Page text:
Famine is the challenge for the modern world

| Foreign Markets |

Despite a fall in the number of the people who are chronically undernourished, famine remains an unsolved problem. It has been possible to reduce the scale of the phenomenon to a large extent, thanks to dynamic economic growth in some parts of the world. Still, the issue remains an acute problem for the whole globe.

Global problem

In 2011-13, 842 million people in the world consumed too little food to satisfy the daily nutritional requirements of their bodies. The figure means that famine affects 12% of the world population. Admittedly, there has been some progress, as this proportion stood at 17% in 1990-92. However, as many as 827 million people trying to cope with undernourishment inhabit the developing counties!

Weapons in the war on hunger

A stable political situation in a country, access to natural resources and economic growth (often based on cheap labor) all result in a decrease of the number of the hungry. Lack of warfare and natural disasters provide favorable conditions for agricultural development and secure safe access to foodstuffs. Regions where situation has improved in this respect are Central, East and South-East Asia, Latin American countries and states in the Caribbean.

Farming is the opportunity

Today there are 2.5 billion people in the world who make a living as farmers, using 40% of the land on Earth for this purpose. On the other hand, there remain many countries, in particular developing ones, which do not make the most of the opportunities that the latest technological innovations in agricultural science have brought. However, a wider use of artificial fertilizers which increase volume of crops may prove an efficient tool for combating global famine.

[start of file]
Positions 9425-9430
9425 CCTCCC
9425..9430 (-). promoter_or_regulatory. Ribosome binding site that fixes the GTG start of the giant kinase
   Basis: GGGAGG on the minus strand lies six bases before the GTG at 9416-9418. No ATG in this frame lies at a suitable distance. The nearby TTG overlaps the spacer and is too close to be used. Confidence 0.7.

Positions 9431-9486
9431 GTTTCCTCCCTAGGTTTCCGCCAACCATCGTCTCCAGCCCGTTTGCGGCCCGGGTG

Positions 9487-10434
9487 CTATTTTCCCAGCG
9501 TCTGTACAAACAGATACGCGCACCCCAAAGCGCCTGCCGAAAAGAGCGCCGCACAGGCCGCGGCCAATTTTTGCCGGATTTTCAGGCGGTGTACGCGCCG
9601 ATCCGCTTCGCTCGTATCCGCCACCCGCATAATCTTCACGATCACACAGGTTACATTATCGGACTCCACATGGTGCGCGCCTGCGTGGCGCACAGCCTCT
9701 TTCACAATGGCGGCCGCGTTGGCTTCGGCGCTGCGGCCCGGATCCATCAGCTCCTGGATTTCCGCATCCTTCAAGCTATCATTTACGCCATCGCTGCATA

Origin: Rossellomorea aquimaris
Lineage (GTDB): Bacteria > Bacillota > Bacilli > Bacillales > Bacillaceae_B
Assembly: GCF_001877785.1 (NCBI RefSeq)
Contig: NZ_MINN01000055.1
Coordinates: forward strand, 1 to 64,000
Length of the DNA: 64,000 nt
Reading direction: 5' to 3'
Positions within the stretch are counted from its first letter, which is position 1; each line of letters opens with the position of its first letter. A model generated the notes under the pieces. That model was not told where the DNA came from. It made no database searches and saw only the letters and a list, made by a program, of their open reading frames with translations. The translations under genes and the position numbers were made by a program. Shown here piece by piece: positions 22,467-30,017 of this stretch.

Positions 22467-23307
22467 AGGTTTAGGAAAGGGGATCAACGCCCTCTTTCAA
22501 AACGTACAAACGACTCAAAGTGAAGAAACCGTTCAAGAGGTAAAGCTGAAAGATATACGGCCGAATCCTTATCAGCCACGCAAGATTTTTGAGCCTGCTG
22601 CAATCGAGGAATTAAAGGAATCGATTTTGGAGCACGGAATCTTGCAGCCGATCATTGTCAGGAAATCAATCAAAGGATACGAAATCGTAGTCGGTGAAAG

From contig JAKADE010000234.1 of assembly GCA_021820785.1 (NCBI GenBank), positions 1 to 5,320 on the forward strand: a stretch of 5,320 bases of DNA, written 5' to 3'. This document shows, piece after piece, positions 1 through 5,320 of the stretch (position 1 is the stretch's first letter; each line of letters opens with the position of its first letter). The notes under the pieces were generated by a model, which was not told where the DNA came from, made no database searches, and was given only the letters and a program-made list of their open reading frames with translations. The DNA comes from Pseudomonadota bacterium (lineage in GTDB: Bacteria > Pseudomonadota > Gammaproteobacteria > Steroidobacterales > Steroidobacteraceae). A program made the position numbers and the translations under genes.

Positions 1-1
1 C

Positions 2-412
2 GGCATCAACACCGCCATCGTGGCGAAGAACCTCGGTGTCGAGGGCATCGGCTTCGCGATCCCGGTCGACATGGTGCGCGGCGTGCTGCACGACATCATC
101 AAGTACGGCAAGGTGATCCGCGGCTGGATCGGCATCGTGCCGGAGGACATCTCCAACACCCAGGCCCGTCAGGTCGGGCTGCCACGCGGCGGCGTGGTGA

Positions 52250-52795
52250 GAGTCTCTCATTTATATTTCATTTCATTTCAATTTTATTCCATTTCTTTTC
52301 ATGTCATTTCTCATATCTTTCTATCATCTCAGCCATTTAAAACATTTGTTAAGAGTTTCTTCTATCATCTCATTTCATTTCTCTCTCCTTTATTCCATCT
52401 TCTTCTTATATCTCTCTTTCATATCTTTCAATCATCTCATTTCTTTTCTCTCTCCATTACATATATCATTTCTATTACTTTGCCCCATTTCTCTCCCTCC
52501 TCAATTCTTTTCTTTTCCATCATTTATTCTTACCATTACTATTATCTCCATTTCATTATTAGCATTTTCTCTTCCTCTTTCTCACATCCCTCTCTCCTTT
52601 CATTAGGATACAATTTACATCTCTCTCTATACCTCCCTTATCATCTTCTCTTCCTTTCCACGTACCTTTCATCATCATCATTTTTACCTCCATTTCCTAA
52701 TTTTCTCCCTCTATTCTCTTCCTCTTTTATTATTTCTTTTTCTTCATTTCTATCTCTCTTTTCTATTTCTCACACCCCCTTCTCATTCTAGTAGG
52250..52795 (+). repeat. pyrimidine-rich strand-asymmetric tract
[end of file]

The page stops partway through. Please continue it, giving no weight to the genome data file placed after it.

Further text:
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Challenges for African farming

| Foreign Markets |

Excessive importation of food and inadequate use of the potential of domestic agriculture, which employs 70% of the population – those are the main challenges faced by the African farmers.

Food imports

At present the value of food products imported by African countries is 40 billion USD. Experts believe that the money could be used in a much better manner, for example to develop domestic farming. In 2010, 66 million tonnes of cereals were imported to Africa, while local farmers provided 157 million tonnes. Market specialists stress the importance of achieving self-sufficiency of African farming in 10 years’ time. It would enable the African countries suffering from food shortages to import from their neighbors rather than from other continents.

Budding support for farmers

In 2003, 54 members of the African Union signed a declaration in the capital of Mozambique. The declaration concerns investing 10% of national budgets in the development of agriculture and rural areas. Unfortunately, only a few of those nations (Guinea, Senegal, Burkina Faso, Ghana, Niger and Mali) have been lucky to have their governments act on the declaration.

Nigeria may serve as an interesting example. The country has drawn up a system which motivates to invest in agriculture. Central government shares the loan risk with the agricultural producers. The purpose is to encourage the banks to provide advantageous loans serving agricultural progress and development.

Eliminating famine and poverty

Those are the key aims of African countries. Taking into consideration the fact that 70% of the continent population works in agriculture, promoting farming as the driving force of economic growth is a burning necessity. The chief issue is looking for innovative financial tools serving individual farmers as well as attracting investors who might boost the efficiency of African farming.

 

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